Sudden infant death syndrome (SIDS) is a tragic medical phenomenon in which infants under one year of age die for no known cause.
SIDS accounts for a number of the 3,400 sudden and unexpected childhood deaths each year in the United States according to the Centers for Disease Control and Prevention (CDC), yet researchers have struggled to discover what causes them.
New research into the condition has attracted a great deal of attention this week.
On May 6, 2022, a study was published in the journal eBioMedicine which aimed to investigate an underlying factor associated with SIDS in infants.
AN report about the study by BioSpace, a digital hub for news and jobs in the life sciences, has been widely shared on Twitter. One popular post, which had gained more than 100,000 likes as of Friday in less than 24 hours, read: “They found the cause of SIDS.”
The BioSpace article states that the new study “confirmed not only how these babies are dying, but why.”
He said the researchers were able to confirm a theory that SIDS was caused by a defect in the part of the brain responsible for waking babies from sleep and controlling their breathing, based on the fact that the activity of a chemical called butyrylcholinesterase (BChE) was lower in babies who died of SIDS compared with live babies and those who died of other causes.
It’s true that researchers say they’ve found evidence that lower activity of the chemical BChE is associated with SIDS, an important step in preventing a condition that has left heartbroken families with no answers.
BChE is an enzyme scientists don’t fully understand, but studies suggest it may be involved in nerve signal transmission, according to Medline Plus.
The new study claims that it may be involved in central nervous system arousal systems and “it may” be the case that a decrease in BChE activity could result in a poor response to an environmental challenge such as CO2 rebreathing.
But care must be taken when claiming that scientists have found a “cause” of SIDS. This is not entirely correct.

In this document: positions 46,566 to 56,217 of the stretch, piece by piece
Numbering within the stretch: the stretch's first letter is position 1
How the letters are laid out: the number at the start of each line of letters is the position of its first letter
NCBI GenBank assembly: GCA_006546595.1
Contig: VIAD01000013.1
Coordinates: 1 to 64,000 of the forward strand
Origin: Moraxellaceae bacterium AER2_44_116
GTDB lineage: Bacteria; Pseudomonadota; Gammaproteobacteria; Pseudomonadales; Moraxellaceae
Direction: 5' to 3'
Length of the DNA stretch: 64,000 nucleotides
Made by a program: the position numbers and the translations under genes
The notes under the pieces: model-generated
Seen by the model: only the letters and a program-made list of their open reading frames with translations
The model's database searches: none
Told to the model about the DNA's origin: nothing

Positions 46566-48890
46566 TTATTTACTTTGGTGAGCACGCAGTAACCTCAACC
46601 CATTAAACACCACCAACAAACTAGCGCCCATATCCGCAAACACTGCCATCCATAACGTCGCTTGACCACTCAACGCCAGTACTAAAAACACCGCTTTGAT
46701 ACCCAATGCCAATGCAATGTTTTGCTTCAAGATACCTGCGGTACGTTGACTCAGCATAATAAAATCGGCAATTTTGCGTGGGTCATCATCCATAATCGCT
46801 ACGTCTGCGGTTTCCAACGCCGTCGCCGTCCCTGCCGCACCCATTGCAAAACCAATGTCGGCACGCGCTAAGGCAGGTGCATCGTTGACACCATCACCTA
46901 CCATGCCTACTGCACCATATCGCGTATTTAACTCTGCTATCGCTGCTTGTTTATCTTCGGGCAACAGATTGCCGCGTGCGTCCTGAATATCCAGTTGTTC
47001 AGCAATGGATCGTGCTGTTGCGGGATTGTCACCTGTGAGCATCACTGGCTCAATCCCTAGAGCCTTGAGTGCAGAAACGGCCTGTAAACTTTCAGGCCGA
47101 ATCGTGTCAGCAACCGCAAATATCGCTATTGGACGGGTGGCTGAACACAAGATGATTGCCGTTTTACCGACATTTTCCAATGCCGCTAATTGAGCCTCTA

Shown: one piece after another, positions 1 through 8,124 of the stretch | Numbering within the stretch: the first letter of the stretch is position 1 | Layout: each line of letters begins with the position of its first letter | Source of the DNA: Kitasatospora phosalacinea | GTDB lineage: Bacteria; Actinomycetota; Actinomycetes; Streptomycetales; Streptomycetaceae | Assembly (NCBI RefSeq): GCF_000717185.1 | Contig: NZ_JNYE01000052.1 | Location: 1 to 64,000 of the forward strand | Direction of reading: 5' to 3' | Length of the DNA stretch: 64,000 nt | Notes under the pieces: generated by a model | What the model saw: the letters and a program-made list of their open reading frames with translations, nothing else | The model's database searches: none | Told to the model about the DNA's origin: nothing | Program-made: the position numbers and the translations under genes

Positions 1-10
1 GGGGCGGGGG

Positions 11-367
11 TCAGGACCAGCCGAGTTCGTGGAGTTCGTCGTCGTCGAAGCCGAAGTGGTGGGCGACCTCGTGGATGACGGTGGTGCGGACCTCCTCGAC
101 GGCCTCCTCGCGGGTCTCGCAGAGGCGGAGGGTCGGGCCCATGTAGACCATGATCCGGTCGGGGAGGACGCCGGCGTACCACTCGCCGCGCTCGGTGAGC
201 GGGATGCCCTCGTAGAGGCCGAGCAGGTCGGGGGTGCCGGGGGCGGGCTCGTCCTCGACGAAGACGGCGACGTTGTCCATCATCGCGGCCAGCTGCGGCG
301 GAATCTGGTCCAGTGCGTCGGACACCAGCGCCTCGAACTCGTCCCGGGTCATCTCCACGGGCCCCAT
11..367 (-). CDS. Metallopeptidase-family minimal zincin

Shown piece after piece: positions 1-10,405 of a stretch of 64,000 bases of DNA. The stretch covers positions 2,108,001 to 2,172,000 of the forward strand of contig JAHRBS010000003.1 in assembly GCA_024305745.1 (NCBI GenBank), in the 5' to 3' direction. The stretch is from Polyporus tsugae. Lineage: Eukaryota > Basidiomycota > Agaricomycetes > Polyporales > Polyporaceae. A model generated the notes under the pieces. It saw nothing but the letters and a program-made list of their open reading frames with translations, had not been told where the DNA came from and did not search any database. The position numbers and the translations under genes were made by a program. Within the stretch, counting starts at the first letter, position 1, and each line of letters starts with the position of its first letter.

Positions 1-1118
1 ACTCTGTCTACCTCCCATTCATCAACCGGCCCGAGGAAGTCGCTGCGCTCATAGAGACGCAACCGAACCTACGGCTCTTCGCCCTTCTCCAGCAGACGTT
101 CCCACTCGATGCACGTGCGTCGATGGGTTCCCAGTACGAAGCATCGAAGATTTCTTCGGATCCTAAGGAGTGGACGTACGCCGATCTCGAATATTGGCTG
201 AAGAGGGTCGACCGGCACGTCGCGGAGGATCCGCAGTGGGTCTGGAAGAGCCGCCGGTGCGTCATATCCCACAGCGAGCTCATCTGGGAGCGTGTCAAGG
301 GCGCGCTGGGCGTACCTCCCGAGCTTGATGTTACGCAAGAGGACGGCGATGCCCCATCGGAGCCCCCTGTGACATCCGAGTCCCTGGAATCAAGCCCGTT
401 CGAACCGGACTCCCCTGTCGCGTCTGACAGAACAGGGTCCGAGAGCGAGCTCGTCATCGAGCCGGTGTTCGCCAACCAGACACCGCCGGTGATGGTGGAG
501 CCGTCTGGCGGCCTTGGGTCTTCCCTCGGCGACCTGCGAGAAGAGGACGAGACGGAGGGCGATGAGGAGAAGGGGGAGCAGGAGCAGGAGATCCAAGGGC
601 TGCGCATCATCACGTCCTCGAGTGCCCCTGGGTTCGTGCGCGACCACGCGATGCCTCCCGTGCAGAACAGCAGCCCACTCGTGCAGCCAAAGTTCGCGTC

What scientists have done is identify what may be a telltale sign, also called a “biochemical marker,” in babies who died of SIDS, compared to those who didn’t.
This, the study states, “represents the possibility of identifying babies at risk of SIDS before they die and opens new avenues for future research on specific interventions.”
In other words, it could help doctors determine which babies are at risk for SIDS and find ways to help them.
But the researchers specifically note that their finding “may become a new disease category or ’cause’ of these sudden deaths” only once confirmed in future studies.
One limitation of the May 6 study is that while scientists tested more than 600 control samples, they don’t know how common this abnormality is in the general population. Again, this is something that could become clearer in future studies.
The Lullaby Trust, a British charity that raises awareness of SIDS, warned against reports that a cause of SIDS had been found on Friday.
“This study seeks to identify a biomarker that could help detect infants at increased risk of SIDS, and we urge caution when reporting any research into the ’causes’ of SIDS,” the charity said in a statement. Press release on May 13.
“Claims that a cause of SIDS has been found could give false hope to families whose baby has died suddenly and unexpectedly and may downplay the continued importance of safer sleep advice.
“While the investigation is ongoing, we urge all parents and caregivers of infants to follow evidence-based safer sleep advice to reduce the risk of SIDS occurring.
“This includes: always putting the baby to sleep on their back in a clear sleeping space on a flat, firm, waterproof mattress with no bulky bedding, pillows or bumpers. This advice has ensured a significant decrease in the number of babies dying of SIDS”.
Additionally, Peter Blair, professor of epidemiology and statistics at the Center for Academic Child Health at the University of Bristol, said news week:
“This is an interesting study and it would be good to know more about the categorization of death, background characteristics and risk factors related to last sleep for those infants with SIDS who scored low for this marker.
“We have to be a bit cautious as the numbers are small and this is a one-time study, but it would obviously be a good idea to try to repeat this observational work.
“I don’t think enough evidence has been presented yet to determine whether this is a biomarker of SIDS or associated with other risk factors, for example, smoking, and certainly not enough evidence yet to describe this as causal.”
Researchers have made an important discovery that in the future could allow doctors to identify babies at risk for SIDS and help them, that’s for sure. It could lead to finding a cause. But this is not the same as conclusively identifying a cause. More research is needed, as the study authors themselves clarify.
NEWSWEEK FACT CHECK
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